Colleagues mourned the loss of Das, whom they described as an exceptional physician who “dedicated his life and career to caring for patients.”
“Dr. Das was an outstanding cardiologist and dedicated family man,” Dr. Bharat Magu, Chief Medical Officer at the hospital, said in a statement. “He was a highly disciplined physician who thrived on each opportunity to improve care for heart patients.”
According to a website for Power of Love, a non-profit organization that focuses on HIV care and prevention in children in Zambia and India, Das was a board director. A profile of Das on the website said that, in 2010, “a fortuitous incident sparked an interest in general aviation.”
The profile also noted that he flew his Cessna between Yuma and San Diego, where he lived with his family.
The six-seat aircraft was headed from Yuma, Ariz., to Montgomery-Gibbs Executive Field in Kearny Mesa. The crash site is about 11 miles east of the airport, commonly referred to Montgomery Field.
Das is the second doctor from the Yuma hospital to die in a crash while piloting a plane in San Diego in recent years. In February 2018, Dr. John Serocki’s single engine plane went down in a Kearny Mesa parking lot shortly after takeoff from Montgomery Field.
The orthopedic surgeon, who also practiced at Scripps Memorial Hospital in San Diego, was commuting to Yuma.
In Monday’s crash, there was no black box on board, according to the NTSB.
The plane was flying under instrument flight rules — as opposed to visual flight rules — because of meteorological conditions.
A preliminary report on the crash is expected to be released 15 business days from the day of the crash. Full investigations into fatal crashes typically take a year or two to complete.
The flight path, according to the FlightAware website, showed the plane making the straight shot west from Arizona. But as it approaches San Diego, the plane veers a bit to the south, then gets back on course.
Then it happens again, this time veering farther south and looping back north then east in a half-circle before crashing.
Radio communications between the pilot and an air traffic controller offer a sense of the plane’s final moments.
At one point the tower tells the pilot it appeared that the plane was descending. “I need to make sure you are climbing, not descending.”
The pilot responds that the plane was climbing.
Soon the controller issues a terse warning: “Low altitude alert. Climb immediately. Climb the airplane. Maintain 5,000. Expedite climb. Climb the airplane please,” according to audio of the communication posted by 10News and CBS 8.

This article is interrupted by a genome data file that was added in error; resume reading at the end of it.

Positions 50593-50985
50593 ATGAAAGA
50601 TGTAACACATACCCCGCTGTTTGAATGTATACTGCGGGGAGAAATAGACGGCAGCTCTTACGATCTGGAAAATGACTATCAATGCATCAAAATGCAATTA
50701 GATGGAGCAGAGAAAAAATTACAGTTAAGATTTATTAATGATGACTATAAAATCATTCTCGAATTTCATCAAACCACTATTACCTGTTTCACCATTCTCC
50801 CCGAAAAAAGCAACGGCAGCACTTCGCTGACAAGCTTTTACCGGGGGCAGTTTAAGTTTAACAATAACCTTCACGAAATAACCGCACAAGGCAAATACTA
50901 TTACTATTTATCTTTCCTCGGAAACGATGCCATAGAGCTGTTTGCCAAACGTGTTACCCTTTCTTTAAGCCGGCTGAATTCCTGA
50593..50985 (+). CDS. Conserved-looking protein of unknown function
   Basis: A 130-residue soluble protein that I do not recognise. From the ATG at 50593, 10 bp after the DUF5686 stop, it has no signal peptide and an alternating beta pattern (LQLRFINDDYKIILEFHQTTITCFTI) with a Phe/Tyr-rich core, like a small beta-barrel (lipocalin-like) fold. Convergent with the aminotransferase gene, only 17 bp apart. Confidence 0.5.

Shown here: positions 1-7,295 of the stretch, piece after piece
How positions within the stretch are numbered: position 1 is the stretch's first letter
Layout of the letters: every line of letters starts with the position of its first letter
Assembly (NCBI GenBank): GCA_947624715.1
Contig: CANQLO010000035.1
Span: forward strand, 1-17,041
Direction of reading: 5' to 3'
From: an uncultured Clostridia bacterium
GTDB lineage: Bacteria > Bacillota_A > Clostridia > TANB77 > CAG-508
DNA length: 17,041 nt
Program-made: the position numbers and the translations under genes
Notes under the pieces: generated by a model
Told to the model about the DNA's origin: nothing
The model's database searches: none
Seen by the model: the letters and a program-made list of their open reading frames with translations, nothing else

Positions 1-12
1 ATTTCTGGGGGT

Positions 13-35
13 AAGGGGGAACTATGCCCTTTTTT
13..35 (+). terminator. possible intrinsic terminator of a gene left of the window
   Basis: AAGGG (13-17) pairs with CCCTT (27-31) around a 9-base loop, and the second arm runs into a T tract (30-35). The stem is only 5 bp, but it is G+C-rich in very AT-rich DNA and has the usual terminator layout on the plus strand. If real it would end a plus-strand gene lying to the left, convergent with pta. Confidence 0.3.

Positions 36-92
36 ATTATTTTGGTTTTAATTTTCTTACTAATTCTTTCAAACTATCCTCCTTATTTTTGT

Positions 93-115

The controller continues to tell the pilot to fly higher. “You appear to be descending again sir,” he says.
Footage posted by 10News shows the plane nose diving into the neighborhood, followed by an explosion.
Two homes caught fire, including that of the couple in their 70s who were rescued by neighbors. A GoFundMe page created by the couple’s family said they were recovering at a hospital from second- and third-degree burns to their heads, faces, arms, hands, and in the man’s case, his legs.
Medical staff planned to intubate the woman because “the swelling is getting worse,” her son, Jim Slaff, wrote on the page Tuesday. “We expect that her eyes will be swollen shut either later today or tomorrow and will remain shut for around 3 or 4 days.”
Slaff wrote that their dog, Roxie, hadn’t turned up as of Tuesday afternoon, leading them to believe she died. “I know chances are slim she made it out but we are praying for a miracle for our grandma’s little fur baby,” a granddaughter wrote on the page.
Officials on Tuesday walked the site of a plane crash that occurred about 12:15 p.m. on Monday near Greencastle and Jeremy streets in Santee. Two people were killed.
(Nelvin C. Cepeda/The San Diego Union-Tribune)
The plane struck a second house, which a newlywed couple bought in June. It was their first home. They had just finished remodeling the home over the weekend, a family member told 10News.
They were not home at the time of the crash. But a GoFundMe page for the couple says they lost all of their belongings.
Eric Fort, who lives three doors down from the destroyed homes, said he had trouble sleeping Monday night after what he witnessed that day. He was working in his open garage when the plane crashed.
Fort heard the plane getting closer, but didn’t think much of it at first, because aircraft often fly near the neighborhood. Then it got progressively louder.
“And after a while, you’re like, ‘What is that?’” Fort said. “And as soon as I said, ‘Something is wrong,’ that’s when the explosion happened.”
He said the plane made a whistling sound just before it crashed, and compared the sound of the impact to a bomb in a movie.
“When it hit,” Fort said, “that was just chaos.”
Staff photographers K.C. Alfred and Nelvin Cepeda and staff writers David Hernandez and Karen Pearlman contributed to this report.